So this was the land Cortez came upon: human sacrifice (including men, women, and children), cannibalization, wearing of skin of the murdered (a yearly Aztec festival), and a bitter oppression of neighboring nations. The best book that describes these events is William H Prescott’s classic A History of the Conquest of Mexico. This is a book that praises Cortez for his primary mission to convert the natives. To illustrate Prescott’s objectivity, in his A History of the Conquest of Peru, William H Prescott rightly vilifies Pizarro. Cortez was more noble in his objectives then Pizarro ever was:
Before setting out on the expedition, Cortes published a code of ordinances, as he terms them, or regulations for the army, too remarkable to be passed over in silence. The preamble sets forth that in all institutions, whether divine or human,-if the latter have any worth,-order is the great law… The instrument then reminds the army that the conversion of the heathen is the work most acceptable in the eye of the Almighty, and one that will be sure to receive his support. It calls on every soldier to regard this as the prime object of the expedition, without which the war would be manifestly unjust, and every acquisition made by it a robbery.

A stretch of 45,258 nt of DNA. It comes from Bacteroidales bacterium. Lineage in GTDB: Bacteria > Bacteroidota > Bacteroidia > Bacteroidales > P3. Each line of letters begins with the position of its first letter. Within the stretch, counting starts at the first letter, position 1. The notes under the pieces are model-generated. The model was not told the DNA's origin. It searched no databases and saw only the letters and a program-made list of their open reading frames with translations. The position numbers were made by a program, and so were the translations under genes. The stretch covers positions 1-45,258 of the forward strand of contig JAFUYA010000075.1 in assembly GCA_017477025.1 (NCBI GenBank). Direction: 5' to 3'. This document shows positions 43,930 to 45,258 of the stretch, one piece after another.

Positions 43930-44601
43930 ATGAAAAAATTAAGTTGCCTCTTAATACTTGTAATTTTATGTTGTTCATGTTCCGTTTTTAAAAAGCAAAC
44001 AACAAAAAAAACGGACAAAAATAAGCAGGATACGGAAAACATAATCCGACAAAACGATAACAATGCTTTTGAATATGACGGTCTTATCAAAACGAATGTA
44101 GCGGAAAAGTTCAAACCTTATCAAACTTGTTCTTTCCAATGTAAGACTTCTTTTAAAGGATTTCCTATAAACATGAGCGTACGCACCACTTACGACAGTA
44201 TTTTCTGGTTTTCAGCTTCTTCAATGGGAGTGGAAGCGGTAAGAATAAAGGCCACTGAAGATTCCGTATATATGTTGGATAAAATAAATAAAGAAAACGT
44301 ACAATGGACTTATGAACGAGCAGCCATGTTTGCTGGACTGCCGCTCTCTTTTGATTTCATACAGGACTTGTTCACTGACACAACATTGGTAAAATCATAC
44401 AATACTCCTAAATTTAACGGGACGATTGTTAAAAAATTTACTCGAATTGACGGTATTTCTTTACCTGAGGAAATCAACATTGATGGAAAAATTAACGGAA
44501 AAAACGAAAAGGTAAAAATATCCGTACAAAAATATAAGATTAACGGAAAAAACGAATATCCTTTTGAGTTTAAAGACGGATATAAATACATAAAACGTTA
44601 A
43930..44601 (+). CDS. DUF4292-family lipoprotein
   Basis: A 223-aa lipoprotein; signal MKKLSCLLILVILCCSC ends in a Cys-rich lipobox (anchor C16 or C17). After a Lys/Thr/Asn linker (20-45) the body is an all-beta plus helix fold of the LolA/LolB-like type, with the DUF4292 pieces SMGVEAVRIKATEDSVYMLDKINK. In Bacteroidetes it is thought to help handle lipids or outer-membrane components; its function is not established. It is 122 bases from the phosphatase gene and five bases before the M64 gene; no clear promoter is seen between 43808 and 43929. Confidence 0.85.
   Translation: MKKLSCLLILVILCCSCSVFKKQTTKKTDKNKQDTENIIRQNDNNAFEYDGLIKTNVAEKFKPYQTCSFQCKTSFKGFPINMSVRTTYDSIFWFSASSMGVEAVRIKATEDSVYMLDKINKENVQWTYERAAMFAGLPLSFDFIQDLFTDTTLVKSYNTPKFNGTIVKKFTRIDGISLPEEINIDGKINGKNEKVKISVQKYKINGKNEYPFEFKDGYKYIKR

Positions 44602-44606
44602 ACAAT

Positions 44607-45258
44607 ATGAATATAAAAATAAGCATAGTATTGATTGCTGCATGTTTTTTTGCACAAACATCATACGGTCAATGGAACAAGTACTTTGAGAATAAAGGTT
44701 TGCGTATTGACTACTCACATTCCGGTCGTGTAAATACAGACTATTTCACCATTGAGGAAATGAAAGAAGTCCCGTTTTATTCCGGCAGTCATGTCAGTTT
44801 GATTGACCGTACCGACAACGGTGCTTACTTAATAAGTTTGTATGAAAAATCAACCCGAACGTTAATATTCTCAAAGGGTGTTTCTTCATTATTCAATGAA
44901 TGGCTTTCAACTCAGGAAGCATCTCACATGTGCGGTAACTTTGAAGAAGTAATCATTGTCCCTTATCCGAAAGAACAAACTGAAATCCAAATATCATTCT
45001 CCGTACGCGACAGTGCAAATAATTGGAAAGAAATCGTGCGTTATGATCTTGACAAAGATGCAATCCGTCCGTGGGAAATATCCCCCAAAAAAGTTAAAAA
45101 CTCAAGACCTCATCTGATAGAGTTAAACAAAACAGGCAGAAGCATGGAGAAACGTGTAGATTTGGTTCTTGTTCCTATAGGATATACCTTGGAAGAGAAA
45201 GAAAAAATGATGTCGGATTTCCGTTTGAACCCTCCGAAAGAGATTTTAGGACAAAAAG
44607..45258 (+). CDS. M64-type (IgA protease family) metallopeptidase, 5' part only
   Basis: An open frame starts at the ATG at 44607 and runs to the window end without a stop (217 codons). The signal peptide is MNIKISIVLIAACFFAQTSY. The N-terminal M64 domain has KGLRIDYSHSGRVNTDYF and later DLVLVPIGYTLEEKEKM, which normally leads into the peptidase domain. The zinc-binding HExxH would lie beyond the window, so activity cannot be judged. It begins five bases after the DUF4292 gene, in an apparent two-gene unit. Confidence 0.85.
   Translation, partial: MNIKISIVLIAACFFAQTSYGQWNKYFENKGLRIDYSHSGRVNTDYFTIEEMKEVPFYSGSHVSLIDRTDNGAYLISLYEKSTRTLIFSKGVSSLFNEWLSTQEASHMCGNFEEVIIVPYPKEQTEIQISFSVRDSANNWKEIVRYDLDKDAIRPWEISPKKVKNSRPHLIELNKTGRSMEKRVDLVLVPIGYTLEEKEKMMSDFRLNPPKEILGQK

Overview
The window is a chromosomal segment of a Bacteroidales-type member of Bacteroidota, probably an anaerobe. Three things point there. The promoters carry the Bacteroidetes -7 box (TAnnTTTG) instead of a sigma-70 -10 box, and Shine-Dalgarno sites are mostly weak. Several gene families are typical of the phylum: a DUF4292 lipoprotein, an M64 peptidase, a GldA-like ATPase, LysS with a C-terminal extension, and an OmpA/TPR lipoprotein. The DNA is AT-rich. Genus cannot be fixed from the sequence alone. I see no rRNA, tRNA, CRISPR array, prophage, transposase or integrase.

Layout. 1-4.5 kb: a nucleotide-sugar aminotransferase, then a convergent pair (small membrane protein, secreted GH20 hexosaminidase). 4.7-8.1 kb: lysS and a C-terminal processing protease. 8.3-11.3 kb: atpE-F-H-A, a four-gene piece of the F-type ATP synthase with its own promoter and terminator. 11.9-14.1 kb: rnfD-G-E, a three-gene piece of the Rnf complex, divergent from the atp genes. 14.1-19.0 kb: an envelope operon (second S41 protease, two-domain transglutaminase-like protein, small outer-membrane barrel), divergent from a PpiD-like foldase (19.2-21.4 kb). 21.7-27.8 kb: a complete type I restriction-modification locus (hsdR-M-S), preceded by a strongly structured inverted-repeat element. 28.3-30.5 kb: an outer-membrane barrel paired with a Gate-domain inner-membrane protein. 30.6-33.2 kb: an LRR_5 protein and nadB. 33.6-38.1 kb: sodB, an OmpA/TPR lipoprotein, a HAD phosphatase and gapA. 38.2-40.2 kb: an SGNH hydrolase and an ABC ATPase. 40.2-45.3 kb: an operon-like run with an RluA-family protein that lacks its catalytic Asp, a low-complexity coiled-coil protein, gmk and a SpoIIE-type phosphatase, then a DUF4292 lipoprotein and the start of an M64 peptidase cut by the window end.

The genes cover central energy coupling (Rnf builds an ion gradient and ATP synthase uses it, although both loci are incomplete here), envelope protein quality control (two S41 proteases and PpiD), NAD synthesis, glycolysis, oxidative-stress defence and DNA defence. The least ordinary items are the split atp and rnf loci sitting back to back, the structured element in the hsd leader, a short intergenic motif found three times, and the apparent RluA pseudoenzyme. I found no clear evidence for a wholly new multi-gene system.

Then Prescott writes about an event illustrating Cortes’ devotion to conversion even above his own safety:
The next object of Cortes was to reclaim the natives from their gross idolatry, and to substitute a purer form of worship. In accomplishing this he was prepared to use force, if milder measures should be ineffectual. There was nothing which the Spanish government had more earnestly at heart, than the conversion of the Indians. It forms the constant burden of their instructions, and gave to the military expeditions in this Western Hemisphere somewhat of the air of a crusade. The cavalier who embarked in them entered fully into these chivalrous and devotional feelings… Not to care for the soul of his benighted enemy was to put his own in jeopardy. The conversion of a single soul might cover a multitude of sins. It was not for morals that he was concerned, but for the faith…
No one partook more fully of the feelings above described than Hernan Cortes. He was, in truth, the very mirror of the times in which he lived, reflecting its motley characteristics, its speculative devotion, and practical licence,-but with an intensity all his own. He was greatly scandalized at the exhibition of the idolatrous practices of the people of Cozumel, though untainted, as it would seem, with human sacrifices…
These two missionaries vainly laboured to persuade the people of Cozumel to renounce their abominations, and to allow the Indian idols, in which the Christians recognized the true lineaments of Satan, to be thrown down and demolished. The simple natives, filled with horror at the proposed profanation, exclaimed that these were the gods who sent them the sunshine and the storm, and, should any violence be offered, they would be sure to avenge it by sending their lightnings on the heads of its perpetrators.